In this April 7, 2009 file photo, Minnesota Wild head coach Jacques Lemaire yells to his players during the third period of an NHL hockey game in St. Paul, Minn. Lemaire is returning for a second stint as coach of the New Jersey Devils. Lemaire led the Devils to the Stanley Cup in 1995. He was hired Monday, July 13, 2009. THE ASSOCIATED PRESS/Ann Heisenfelt, File
NEWARK, N.J. - Jacques Lemaire is returning for a second stint as coach of the New Jersey Devils.
Lemaire, who coached the Devils for five seasons in the mid 1990s and led them to the first of three Stanley Cups, was hired Monday to replace Brent Sutter, who resigned after two seasons.
Contract terms were not disclosed but the 63-year-old Lemaire said he intends to coach at least two seasons.
"I never thought I would be back," Lemaire said. "I said at that time when I was leaving after five years, and it was five great years, I wanted to cherish this for the rest of my life and the rest of my career, but I never thought one day I would come back."
The deal reunites Lemaire with general manager and president Lou Lamoriello and goaltender Martin Brodeur, the combination that turned that Devils from a contender to a champion in 1995.
"Jacques Lemaire is one of the most respected coaches in the game," Lamoriello said during a conference call. "He is a teacher and a communicator, and knows what it takes to have success."
Lemaire recently resigned as coach of the Minnesota Wild. He took over the expansion franchise in 2000 and led them to the playoffs three times. However, the injury-plagued Wild struggled this past season and Lemaire stepped down, saying he had taken them as far as he could.
"Last year, right after the season, I never did close the door on coaching," Lemaire said. "I just said that my time in Minnesota is over and it's time to go on and do something else," Lemaire said.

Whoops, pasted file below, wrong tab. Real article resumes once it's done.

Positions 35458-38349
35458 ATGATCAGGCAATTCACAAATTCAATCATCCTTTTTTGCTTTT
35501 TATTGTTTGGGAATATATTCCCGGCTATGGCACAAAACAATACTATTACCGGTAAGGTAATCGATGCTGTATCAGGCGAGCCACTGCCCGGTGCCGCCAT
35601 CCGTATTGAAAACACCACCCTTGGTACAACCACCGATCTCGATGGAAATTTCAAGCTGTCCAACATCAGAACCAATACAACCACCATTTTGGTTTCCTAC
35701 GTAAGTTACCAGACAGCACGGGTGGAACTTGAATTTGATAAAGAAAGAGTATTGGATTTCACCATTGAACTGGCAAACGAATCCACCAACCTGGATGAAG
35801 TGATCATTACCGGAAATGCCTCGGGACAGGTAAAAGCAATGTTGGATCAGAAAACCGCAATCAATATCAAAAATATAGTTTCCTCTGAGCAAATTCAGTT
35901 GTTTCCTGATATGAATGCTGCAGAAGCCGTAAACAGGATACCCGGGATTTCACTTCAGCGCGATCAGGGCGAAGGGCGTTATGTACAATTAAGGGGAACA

Watching the playoffs convinced Lemaire that he still wanted to coach.
"I've heard a lot of ex-coaches say often that it is really hard to get out of this because we love the game and it is exciting and it's fun," Lemaire said. "Well, that's what I got watching the playoffs."
Lemaire first talked with Lamoriello about the vacant job before the NHL draft in mid June and the two hammered out an agreement this past weekend.
The Devils won the Atlantic Division title this past season, but they were stunned in the opening round of the playoffs by the Carolina Hurricanes, giving up two late goals in a Game 7 loss.
Lemaire has watched the Devils and he likes what he sees.
"When you've been coaching for 15 years, when you look at a team, you want to have a chance to win the Cup, there is no doubt about that," Lemaire said. "Especially in my situation, this would be a great thing to have a chance. Don't forget there are 30 teams saying the same thing. I want a chance to be part of this and if there is a chance I would love to get another one."
Lemaire has won 11 Stanley Cups as a player, coach and executive. He has a career coaching record of 538-415-176 in 14 seasons with Montreal, New Jersey and Minnesota.
Lamoriello also announced that Mario Tremblay, who spent the past nine seasons as an assistant coach in Minnesota with Lemaire, will join the Devils' coaching staff. The team also retained assistant coach Tommy Albelin and goaltending coach Jacques Caron. Former Devils great Scott Stevens will also take a more active coaching role both with the team and their AHL affiliate, Lamoriello said.
In giving the job to Lemaire, Lamoriello passed over assistant coach John MacLean again. He was the leading contender when Sutter got the job two years ago.
This time, MacLean was given the head coaching job at Lowell of the AHL. Kevin Dean will be his assistant coach and Chris Terreri will be the goaltending coach.
"There is no question as to John MacLean's knowledge of the game," said Lamoriello. "This is the next step in his bright coaching career."